All five studies included in this meta-analysis were at low risk of selection bias. All compared injured legs that underwent TKA with contralateral uninjured legs as controls and provided detailed demographic data. None assessed possible confounding factors. Follow up duration was defined as adequate if muscle strength was measured at 1 year postoperatively. None of the included studies mentioned the percentage of patients evaluated, relative to all patients who underwent TKA at that institution. All studies included in this meta-analysis were deemed as having a high risk of bias in terms of adequacy of follow-up (Table 2).

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Table 2. Risk of bias summary: review authors’ judgments about the risk of each bias item for each study.

http://dx.doi.org/10.1371/journal.pone.0148193.t002

Isokinetic Quadriceps and Hamstring Strengths

Five studies, including 7 comparison cohorts, compared the isokinetic strengths of quadriceps muscles of the TKA and uninjured legs. The pooled standard mean difference in quadriceps muscle strength on the two sides was 17.7 N∙m preoperatively (95% CI:16.3 to 19.2; P<0.001), indicating that isokinetic quadriceps strength was lower on the TKA than on the uninjured side. This mean difference between limbs was greatest 3 months after surgery (26.8 N∙m, 95% CI:25.4 to 28.2; P<0.001), but was similar to preoperative level at 6 months (18.4 N∙m, 95% CI:16.9 to 20.0; P<0.001) and was maintained for up to 1 year (15.9 N∙m, 95% CI:14.4 to 17.4; P<0.001, Fig 2). Similarly to the quadriceps, mean hamstring muscle strength was 6.0 N∙m lower (95% CI:4.9 to 7.0; P<0.001) on the TKA than on the uninjured side preoperatively. This mean difference between limbs was maximal 3 months after surgery (12.8 N∙m, 95% CI:11.8 to 13.7; P<0.001), recovering to preoperative levels after 6 months (7.4 N∙m, 95% CI:6.5 to 8.4; P<0.001) and maintained for up to 1 year (4.1 N∙m, 95% CI:3.1 to 5.1; P<0.001, Fig 3). The pooled mean difference in quadriceps strength between the two sides was approximately twice that of the mean difference in hamstring strength.

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Fig 2. Forest plot demonstrating significant reductions in quadriceps strength on the TKA side relative to the uninjured limb from before to one year after surgery.

http://dx.doi.org/10.1371/journal.pone.0148193.g002

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Fig 3. Forest plot showing significant reductions in hamstring strength on the TKA side relative to the uninjured limb from before to one year after surgery.

http://dx.doi.org/10.1371/journal.pone.0148193.g003

Changes in muscle strength

The pooled mean difference in quadriceps strength relative to preoperative level was -9.2 N∙m 3 months after TKA (95% CI: -13.7 to -4.6; P<0.001), but strengths relative to preoperative level were not significantly different at 6 months (0.14 N∙m, 95% CI: -3.2 to 3.5; P = 0.93) and 1 year (0.66 N∙m, 95% CI:-1.1 to 2.4; P = 0.46, Fig 4). Similarly, the pooled mean difference in hamstring strength relative to preoperative level was -4.9 N∙m 3 months after TKA (95% CI:-8.1 to -1.8; P<0.001), or about half of the change observed in the quadriceps muscle. Hamstring strengths relative to preoperative level were no longer significant at 6 months (-0.86, 95% CI:-3.2 to1.5; P = 0.47) and 1 year (1.22, 95% CI:-1.22 to3.7; P = 0.33) after TKA (Fig 5). The pooled mean decrease in muscle strength at postoperative 3 months relative to preoperative level was found to be 4.30 N∙m greater for quadriceps than hamstring muscle (P = 0.041). However, the pooled mean changes in muscle strength at postoperative 6 months and 1 year relative to preoperative level did not differ significantly between quadriceps and hamstring muscles (Table 3).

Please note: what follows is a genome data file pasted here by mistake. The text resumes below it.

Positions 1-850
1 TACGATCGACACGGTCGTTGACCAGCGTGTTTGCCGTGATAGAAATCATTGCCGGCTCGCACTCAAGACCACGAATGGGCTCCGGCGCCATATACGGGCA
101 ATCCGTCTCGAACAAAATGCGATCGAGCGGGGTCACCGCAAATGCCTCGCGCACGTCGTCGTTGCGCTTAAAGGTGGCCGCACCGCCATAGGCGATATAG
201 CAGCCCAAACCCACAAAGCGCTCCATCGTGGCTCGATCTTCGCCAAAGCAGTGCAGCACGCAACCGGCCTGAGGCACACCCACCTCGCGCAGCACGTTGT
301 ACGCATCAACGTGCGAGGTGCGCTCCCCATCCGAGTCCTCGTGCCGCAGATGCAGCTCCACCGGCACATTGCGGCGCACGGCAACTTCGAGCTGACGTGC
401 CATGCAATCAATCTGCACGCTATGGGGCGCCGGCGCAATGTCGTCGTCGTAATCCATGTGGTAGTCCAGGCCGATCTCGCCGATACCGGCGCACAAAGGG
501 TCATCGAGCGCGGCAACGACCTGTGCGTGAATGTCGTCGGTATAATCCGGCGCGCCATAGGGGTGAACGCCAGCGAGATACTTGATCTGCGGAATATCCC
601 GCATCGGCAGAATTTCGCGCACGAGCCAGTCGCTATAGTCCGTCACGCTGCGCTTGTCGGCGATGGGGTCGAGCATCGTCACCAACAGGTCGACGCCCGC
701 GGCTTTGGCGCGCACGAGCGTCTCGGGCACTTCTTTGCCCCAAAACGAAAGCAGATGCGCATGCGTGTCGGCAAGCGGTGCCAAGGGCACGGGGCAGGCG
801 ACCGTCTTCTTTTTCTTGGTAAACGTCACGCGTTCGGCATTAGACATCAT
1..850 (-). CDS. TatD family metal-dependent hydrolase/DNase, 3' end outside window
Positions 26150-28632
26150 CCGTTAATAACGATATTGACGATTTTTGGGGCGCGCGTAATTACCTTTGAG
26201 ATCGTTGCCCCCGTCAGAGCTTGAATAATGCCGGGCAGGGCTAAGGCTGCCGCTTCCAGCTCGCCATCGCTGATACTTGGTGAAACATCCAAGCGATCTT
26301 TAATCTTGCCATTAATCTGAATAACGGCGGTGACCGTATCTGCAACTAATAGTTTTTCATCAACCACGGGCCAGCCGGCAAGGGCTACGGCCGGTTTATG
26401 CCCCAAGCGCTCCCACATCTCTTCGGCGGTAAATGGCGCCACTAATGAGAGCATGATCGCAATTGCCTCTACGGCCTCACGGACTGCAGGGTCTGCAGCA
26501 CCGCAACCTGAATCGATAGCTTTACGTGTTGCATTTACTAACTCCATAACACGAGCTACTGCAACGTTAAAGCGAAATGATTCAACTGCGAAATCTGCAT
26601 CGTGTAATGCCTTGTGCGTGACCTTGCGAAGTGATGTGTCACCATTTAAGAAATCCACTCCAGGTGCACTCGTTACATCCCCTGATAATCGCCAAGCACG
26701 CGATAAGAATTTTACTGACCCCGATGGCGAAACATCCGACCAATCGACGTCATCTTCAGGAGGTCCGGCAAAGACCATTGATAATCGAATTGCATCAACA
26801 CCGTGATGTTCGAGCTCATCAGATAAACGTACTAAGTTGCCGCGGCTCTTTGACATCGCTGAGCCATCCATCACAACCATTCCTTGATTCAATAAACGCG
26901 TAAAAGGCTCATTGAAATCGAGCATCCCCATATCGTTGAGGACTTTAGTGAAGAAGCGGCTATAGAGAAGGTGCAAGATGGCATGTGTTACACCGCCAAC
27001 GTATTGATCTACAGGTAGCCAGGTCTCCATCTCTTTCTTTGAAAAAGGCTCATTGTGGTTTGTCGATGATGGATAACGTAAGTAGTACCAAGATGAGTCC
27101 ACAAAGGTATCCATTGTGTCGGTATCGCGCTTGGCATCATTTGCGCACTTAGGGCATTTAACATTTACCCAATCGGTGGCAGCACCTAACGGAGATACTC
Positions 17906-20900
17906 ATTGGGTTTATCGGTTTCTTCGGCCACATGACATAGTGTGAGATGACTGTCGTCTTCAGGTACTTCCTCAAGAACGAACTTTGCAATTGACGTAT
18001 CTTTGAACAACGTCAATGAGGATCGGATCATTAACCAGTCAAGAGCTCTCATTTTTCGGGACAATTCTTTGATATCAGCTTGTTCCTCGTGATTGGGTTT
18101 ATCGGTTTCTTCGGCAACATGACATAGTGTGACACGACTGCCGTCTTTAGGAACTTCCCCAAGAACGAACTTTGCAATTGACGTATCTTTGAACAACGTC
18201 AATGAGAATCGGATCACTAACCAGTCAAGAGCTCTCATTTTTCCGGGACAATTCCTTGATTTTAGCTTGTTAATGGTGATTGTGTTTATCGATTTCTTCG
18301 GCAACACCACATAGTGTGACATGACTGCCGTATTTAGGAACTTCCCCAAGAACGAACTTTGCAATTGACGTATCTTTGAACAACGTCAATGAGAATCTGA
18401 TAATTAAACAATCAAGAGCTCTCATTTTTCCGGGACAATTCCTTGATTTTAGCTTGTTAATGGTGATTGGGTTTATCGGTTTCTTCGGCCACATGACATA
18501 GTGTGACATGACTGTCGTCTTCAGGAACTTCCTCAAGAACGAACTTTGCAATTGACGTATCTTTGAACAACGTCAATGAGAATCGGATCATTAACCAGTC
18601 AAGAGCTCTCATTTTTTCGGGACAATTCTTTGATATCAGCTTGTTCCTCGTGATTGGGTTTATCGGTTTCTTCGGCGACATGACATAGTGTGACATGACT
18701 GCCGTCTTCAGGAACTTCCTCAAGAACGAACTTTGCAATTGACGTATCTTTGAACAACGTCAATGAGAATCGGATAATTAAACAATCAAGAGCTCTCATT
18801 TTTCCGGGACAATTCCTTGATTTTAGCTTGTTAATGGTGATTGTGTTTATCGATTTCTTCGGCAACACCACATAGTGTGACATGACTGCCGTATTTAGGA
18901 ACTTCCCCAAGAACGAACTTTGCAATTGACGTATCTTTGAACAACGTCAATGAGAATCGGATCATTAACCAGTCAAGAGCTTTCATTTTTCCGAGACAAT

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Fig 4. Forest plot demonstrating differences in quadriceps strength based on preoperative level between the TKA side and the uninjured limb.

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Fig 5. Forest plot demonstrating differences in hamstring strength based on preoperative level between the TKA side and the uninjured limb.

http://dx.doi.org/10.1371/journal.pone.0148193.g005

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Table 3. Comparisons of the pooled mean changes in muscle strength between quadriceps and hamstring muscles at postoperative 3 and 6 months, and 1 year relative to preoperative levels.

http://dx.doi.org/10.1371/journal.pone.0148193.t003

Discussion

The most important findings of this study were that quadriceps and hamstring muscle strengths showed a similar time course after TKA, with maximal decreases observed at 3 months, restoration to preoperative status at 6 months, and maintenance of preoperative level at 1 year. However, the decreases in quadriceps muscle strength were two- to three-fold greater than those of hamstring muscles.